Bakewell Farm at the Heritage Festival

Show hospitality to each other without complaint. Use whatever gift you’ve received for the good of one another so that you can show yourselves to be good stewards of God’s grace in all its varieties. — 1 Peter 4:9-10

“Small is Beautiful” author E.F. Schumacher takes the above quotation and applies it to a threefold conception of work as follows: “First, to provide necessary and useful goods and service. Second, to enable every one of us to use and thereby perfect our gifts like good stewards. Third, to do so in service to, and in cooperation with, others so as to liberate ourselves from our inborn egocentricity.”

We are very excited about Bakewell Farm’s participation in this year’s 27th Annual Heritage Festival, September 16th from Noon to 4:00 pm at the Gettysburg Area Recreation Park, 545 Long Lane, Gettysburg. The folks at the Interfaith Center for Peace and Justice and the YWCA Gettysburg & Adams County have given us the green light to include our presentation and theme with this year’s Heritage Festival. “Bread for Each Other” is an afternoon of “action stations” and table talk discussions about the craft of bread making, good nutrition, and how the act of baking bread can become a form of social action. Bakewell Farm has reached out to local and regional bakers and bakeries to share their knowledge and skills, as well as growers and health professionals from our community. Bakewell Farm is very excited about being part of this year’s Heritage Festival. Festival Chair, Bill Collinge, and members of the Festival committee, along with Wellspan President, Jane Hyde and the YWCA Gettysburg & Adams County have been generous with their support for including this event at the Heritage Festival.

Here’s a sneak preview of the topics and activities that will be on display in and around the Park’s Sterner Building:  The WHOLE GRAIN TRUTH explores the nutritional value of using whole grains by Camille Horton; MILLING ABOUT offers a stone ground flour demonstration with a table top mill and grain flaker; KNEAD TO KNOW is a hands-on demo for anyone wanting to try their hand at hand-kneading and shaping; TALKING OVEN is a first hand look at the construction and operation of Bakewell Farm’s mobile wood fired oven with Gettysburg High School science teacher, Eric Withers; BRICK by BRICK tells the story of McGrath’s Bakehouse as told by owners and bakers Kevin & Melinda McGrath; JUST A TASTE features a tasting table with samples of regional baked goods from: Gettysburg Baking Co., McGrath’s Bakeshop, Bakewell Farm, and Gateau Monique; The WORLD of FLATBREADS is a hands-on demonstration for making flat breads. Children and parents learn that in many regions throughout the world, and in many cultures, breads are flat! All activities above will be staged in and around the Sterner Building from Noon to 4:00 pm.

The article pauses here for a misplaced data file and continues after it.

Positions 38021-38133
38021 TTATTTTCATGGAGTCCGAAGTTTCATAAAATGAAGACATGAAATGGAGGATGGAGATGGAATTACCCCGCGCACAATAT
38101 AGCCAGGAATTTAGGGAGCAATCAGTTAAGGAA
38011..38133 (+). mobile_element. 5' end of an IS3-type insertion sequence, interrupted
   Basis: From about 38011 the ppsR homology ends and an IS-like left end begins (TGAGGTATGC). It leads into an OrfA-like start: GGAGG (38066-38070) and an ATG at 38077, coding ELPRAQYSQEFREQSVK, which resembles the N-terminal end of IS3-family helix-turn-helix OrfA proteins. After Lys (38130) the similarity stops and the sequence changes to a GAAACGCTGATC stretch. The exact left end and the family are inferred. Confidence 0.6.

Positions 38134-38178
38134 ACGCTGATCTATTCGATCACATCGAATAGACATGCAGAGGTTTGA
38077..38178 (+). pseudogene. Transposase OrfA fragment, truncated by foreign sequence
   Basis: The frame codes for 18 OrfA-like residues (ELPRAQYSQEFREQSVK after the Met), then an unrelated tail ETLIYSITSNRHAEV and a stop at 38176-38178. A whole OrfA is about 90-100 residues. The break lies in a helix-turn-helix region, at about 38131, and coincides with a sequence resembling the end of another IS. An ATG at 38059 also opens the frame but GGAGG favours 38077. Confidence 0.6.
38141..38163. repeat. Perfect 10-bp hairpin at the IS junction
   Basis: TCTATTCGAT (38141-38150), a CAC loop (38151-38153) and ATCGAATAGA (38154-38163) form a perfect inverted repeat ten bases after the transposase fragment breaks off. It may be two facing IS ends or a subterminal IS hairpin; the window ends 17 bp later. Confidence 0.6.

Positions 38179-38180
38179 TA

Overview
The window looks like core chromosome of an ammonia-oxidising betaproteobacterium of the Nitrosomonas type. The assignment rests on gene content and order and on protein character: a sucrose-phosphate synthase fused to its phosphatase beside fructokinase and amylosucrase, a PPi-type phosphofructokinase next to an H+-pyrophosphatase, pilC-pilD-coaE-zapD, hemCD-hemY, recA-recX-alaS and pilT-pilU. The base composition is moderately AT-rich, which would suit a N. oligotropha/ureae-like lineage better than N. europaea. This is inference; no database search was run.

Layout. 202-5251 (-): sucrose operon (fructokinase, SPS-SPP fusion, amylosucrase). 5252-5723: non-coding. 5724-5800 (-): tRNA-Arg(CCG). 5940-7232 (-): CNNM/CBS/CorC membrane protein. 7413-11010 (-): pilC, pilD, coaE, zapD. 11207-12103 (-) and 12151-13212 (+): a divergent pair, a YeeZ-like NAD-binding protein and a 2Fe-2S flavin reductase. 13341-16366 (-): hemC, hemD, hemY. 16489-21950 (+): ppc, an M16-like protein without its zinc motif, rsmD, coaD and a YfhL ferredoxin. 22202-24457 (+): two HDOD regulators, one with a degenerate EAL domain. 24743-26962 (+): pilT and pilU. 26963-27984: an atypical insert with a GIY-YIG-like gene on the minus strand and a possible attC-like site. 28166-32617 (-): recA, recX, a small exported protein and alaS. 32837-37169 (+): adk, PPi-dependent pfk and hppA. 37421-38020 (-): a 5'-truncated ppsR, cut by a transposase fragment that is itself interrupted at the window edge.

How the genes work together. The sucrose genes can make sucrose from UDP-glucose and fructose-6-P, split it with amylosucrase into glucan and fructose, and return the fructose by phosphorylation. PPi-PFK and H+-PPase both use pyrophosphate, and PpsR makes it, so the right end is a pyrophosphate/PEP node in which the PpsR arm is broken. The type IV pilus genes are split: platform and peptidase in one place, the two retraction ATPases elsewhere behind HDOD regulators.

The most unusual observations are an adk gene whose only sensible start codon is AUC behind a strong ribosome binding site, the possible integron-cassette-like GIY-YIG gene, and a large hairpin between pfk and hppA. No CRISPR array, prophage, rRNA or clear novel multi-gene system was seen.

Bakewell Farm’s dear friend and major contributor, Trale Broudy, will help to moderate a table discussion about Bakewell Farm’s mission to “Bake Bread Build Community.” Our objective is to engage in a conversation about the organizing efforts of Bakewell Farm. How does the act of making bread meet the need for community and what is involved in becoming a community bread baker?

An insert with the activities and a timetable will be included in the Heritage Festival event flyer that is available at the. We are grateful to have the generous support, faith and guidance for participation in this year’s Heritage Festival from Wellspan Health, Gettysburg, the YWCA Gettysburg & Adams County and The Interfaith Center for Social Justice. Hope to see you all there!

Marc Jalbert, Founding Director of Bakewell Farm, a 501c3 non-profit whose mission is to apply “bread-centric” educational programs for building community while engaged in the practice of public service. Please visit us at:


“…each of us has an intuitive picture of the world and the way we ourselves were made for that world, an intuitive grasp of our place in things, which we can reestablish each morning and which can make us more available, more courageous, more generous.” —David Whyte

As I’m peddling along on a tandem bicycle, there’s a moment when I think that my friend is doing all the work of peddling. Of course, this silent query has simultaneously entered the mind of my peddling partner. The conversation becomes, “Hey, are you doing all the peddling?” “No, are you?” “No, not me.” “Well who is?” This is one of the elusive qualities of doing good work. There’s a conveyance, a flow when you are mindfully engaged with one another, whether it is part of your work, play or most notably, when it is both.

Our attempts and actions are the more significant artifacts that aggregate and shape our personal histories. Sometimes we honor only the outstanding accomplishments and forget that, at some moment they most likely began with someone, somewhere, taking action. Simple curiosity is the only permission we really need to be an agent of change. Activities in the form of amateurism help to dispel our apprehensions to move forward and engage. I believe that it is “an intuitive picture of the world” that provides the most promise. You could say that the Buddhist concept of “beginner’s mind” embraces this notion of amateurism to become action with humble curiosity.

For me, I only need to look as far as the bread making process to illustrate what I am attempting to explore above. The microbiological activities within the dough are the peddling partners in the enterprise of making a loaf of bread. After all, who is doing all the peddling? Amylase, protease, phytase, lactobacilli, yeast, they are but a few of the co-conspirators that come to mind. The bicycle-built-for-two metaphor encourages us to think relationally while taking the position of amateur and gives us permission to proceed without the concern for choosing an “either” or an “or.” There is no single way of doing something “correctly.” It’s nearly impossible to gather “all the data” to proceed with any single plan of action. All of “which can make us more available, more courageous, more generous.”